Hormone receptor positive

Hormone receptor positive tumor

A hormone-receptor-positive tumor is a tumor which consists of cells that express receptors for certain hormones. The term most commonly refers to estrogen receptor positive tumors (i.e. tumors that contain estrogen receptor positive cells), but can also include progesterone receptor positive tumors. Estrogen-receptor-positive tumors depend on the presence of estrogen for ongoing proliferation. There are two ways for treating these kind of tumors:

  • Lowering systemic levels of estrogen, achieved by the use of drugs from the aromatase inhibitor category. These drugs target one of the enzymes that takes part in the biosynthesis of estrogen.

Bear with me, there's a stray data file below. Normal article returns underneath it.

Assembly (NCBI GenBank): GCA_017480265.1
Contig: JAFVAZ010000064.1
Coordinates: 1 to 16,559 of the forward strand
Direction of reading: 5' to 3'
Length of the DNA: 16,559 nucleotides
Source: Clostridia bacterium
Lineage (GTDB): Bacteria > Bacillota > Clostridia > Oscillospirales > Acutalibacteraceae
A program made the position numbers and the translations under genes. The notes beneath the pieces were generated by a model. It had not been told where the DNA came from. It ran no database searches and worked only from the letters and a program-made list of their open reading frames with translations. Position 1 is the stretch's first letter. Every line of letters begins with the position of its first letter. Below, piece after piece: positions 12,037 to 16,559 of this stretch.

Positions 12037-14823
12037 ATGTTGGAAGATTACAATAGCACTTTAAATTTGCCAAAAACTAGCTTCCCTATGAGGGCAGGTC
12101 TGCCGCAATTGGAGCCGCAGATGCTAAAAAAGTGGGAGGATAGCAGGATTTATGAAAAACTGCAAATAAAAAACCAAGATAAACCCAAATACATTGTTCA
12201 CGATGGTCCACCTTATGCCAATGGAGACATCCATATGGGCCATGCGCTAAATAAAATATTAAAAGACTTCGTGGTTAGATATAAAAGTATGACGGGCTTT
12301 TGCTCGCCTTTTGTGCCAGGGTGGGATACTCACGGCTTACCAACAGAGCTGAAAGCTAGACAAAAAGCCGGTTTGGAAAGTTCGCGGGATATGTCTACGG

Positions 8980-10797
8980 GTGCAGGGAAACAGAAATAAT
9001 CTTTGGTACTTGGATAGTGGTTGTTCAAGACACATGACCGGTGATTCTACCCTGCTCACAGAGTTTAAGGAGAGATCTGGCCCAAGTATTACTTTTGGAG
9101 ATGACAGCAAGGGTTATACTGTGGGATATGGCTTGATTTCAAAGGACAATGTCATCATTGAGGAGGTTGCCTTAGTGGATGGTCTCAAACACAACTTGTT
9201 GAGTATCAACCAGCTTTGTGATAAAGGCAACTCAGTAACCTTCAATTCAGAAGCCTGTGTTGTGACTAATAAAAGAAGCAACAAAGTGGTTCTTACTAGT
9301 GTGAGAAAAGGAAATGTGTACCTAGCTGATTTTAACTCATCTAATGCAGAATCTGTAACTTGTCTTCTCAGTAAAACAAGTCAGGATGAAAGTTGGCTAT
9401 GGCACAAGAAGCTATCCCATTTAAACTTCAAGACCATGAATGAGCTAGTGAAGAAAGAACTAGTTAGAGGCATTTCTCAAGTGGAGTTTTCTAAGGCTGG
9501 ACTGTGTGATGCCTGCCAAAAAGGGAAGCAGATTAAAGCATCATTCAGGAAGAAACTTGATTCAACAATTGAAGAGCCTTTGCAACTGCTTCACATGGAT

• Blockage of the estrogen receptors on the cancerous cells, thus preventing estrogen binding, leading to decreased proliferation. Drugs in this category are also referred to as SERMs (Selective estrogen receptor modulator) since they are able to block estrogen receptors in a selective manner.

Also See

Tamoxifen
Raloxifene
Femarelle (DT56a)

References



Further Reading

http://www.breastcancer.org/treatment/hormonal/what_is_it/hormone_role.jsp

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